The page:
Here are five reasons why you should tune into (or set your DVR for) "From Spain with Love" (Saturdays, 8:30 p.m.):
It's Spain. There's a reason why travel and food shows have been camped in Spain for the last decade. Sure, sure, there's El Bulli's Ferran Adria and the modernists pointing cuisine forward in the boldest of directions. And, yes, the ingredients that the country produces are second to none. But the contrast in food subcultures -- from Basque to Andalusian and everything in between -- provides a near obscene resource for a show like this.
It's subtitled when necessary. There's a wonderful moment in the premiere when host Annie Sibonney, a Canadian, talks her way into a male-only gastronomic society in San Sebastian. As she stands at the door and negotiates with a friend, you see the conversation as it happens on screen and realize the taboo her friend must break just to let her inside. He KNOWS the other men are going to give him grief for this. And yet, there's no voiceover. No translator. No aside to tell you what is really being said. Even the best travel shows sometimes feel awkward because little moments have to be explained in English. Later, as Sibonney helps famed chef Andoni Luis Aduriz prepare a dish, he chides her in Spanish and she responds, "I know how to cut a potato!" in English. It's genuine. Having a host who can speak the language is invaluable.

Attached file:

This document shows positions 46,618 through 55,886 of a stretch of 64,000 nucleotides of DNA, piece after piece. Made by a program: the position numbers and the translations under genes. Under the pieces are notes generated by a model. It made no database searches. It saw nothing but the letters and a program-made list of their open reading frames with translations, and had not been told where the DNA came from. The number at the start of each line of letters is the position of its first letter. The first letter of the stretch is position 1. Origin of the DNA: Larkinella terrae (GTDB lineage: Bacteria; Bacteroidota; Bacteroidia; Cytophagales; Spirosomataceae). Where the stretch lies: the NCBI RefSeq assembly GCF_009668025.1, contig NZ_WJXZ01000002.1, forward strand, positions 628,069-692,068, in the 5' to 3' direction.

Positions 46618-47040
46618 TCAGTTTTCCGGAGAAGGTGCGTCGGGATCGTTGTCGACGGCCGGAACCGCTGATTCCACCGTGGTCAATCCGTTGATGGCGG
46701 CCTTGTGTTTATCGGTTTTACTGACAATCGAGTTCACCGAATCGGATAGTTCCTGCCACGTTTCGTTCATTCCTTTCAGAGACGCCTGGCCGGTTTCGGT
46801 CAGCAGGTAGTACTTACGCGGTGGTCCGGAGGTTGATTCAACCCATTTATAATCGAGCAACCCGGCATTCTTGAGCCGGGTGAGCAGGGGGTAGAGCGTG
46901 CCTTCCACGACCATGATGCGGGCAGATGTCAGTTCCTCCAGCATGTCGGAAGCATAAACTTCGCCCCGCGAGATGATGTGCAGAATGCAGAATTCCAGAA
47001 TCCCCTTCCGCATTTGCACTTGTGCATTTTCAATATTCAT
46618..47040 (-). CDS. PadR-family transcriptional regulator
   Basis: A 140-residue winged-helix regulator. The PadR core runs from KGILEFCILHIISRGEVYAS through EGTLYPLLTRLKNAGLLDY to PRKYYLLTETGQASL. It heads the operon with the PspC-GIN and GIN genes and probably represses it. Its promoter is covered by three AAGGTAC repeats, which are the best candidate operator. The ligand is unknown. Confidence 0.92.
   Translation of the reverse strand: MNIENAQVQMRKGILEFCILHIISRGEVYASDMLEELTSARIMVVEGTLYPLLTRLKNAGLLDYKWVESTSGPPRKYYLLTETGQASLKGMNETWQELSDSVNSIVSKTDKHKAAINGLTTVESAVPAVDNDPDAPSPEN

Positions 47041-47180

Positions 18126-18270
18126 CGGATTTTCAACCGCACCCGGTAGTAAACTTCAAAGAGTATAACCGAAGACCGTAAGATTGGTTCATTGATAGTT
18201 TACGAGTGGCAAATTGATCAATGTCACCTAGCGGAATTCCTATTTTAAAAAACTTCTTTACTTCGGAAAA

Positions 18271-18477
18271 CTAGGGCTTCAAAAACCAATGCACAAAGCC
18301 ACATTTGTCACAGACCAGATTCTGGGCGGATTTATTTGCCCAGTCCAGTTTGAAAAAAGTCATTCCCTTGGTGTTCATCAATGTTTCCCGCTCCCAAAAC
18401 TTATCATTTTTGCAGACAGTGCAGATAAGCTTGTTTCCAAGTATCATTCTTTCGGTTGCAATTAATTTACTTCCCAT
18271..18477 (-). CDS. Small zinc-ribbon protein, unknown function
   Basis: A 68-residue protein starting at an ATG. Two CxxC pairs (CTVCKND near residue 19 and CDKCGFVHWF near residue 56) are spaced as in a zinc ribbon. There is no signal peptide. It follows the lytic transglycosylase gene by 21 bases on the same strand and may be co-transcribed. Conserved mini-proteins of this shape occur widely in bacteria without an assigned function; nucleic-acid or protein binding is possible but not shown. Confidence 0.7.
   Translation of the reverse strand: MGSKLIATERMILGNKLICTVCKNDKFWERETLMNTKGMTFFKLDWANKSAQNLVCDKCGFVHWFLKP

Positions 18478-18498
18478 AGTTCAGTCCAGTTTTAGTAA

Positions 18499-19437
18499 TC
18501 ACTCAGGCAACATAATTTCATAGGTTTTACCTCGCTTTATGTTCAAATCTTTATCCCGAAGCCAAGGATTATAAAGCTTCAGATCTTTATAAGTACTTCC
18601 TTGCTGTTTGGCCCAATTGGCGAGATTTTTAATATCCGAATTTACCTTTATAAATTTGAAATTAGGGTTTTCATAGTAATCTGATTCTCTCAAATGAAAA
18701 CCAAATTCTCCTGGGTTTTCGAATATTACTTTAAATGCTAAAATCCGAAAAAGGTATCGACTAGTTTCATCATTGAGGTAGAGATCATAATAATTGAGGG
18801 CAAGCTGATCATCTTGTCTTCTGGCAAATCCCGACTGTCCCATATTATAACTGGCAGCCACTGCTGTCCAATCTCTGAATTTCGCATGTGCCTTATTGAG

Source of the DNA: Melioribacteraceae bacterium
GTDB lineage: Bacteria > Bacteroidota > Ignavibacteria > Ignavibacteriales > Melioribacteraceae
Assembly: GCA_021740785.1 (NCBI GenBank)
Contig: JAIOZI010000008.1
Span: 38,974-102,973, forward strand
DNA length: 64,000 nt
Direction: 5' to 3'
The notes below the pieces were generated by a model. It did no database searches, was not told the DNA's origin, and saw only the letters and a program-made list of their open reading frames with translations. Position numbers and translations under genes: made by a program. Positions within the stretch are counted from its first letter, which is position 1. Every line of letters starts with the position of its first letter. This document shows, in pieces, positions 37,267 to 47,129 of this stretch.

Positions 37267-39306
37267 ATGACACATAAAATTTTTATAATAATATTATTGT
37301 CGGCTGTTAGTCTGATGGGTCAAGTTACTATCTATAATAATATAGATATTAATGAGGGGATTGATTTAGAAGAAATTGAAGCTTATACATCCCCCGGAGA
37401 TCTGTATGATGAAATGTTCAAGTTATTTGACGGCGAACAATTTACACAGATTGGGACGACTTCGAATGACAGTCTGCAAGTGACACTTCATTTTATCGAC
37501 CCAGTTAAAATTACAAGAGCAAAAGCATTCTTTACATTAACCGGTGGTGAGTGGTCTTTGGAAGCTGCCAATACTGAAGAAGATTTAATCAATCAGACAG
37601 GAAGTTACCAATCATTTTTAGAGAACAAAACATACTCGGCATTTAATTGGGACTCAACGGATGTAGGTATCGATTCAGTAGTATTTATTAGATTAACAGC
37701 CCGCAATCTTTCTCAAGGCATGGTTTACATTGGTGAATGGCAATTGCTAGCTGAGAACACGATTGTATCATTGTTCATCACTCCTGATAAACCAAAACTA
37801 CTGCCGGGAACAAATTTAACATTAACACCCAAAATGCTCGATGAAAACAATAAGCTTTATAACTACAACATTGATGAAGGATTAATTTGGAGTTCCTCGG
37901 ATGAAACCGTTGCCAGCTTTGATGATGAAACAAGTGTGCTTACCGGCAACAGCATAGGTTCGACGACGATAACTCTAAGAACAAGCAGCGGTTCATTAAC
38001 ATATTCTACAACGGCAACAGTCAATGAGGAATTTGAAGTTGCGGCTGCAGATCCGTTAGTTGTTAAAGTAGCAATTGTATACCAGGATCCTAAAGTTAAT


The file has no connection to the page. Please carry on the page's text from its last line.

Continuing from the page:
It’s a fresh face. "I never really started out to do television," Sibonney told The Stew, but you wouldn’t guess it by her performance. If she doesn’t yet have that great "look at me" presence that someone like
It’s not a recipe show. One of the things the network has gotten right in its first year is to play to viewers’ love of food culture. There’s a time and place to tell us how many cups of milk went into a dish, but the kitchen of a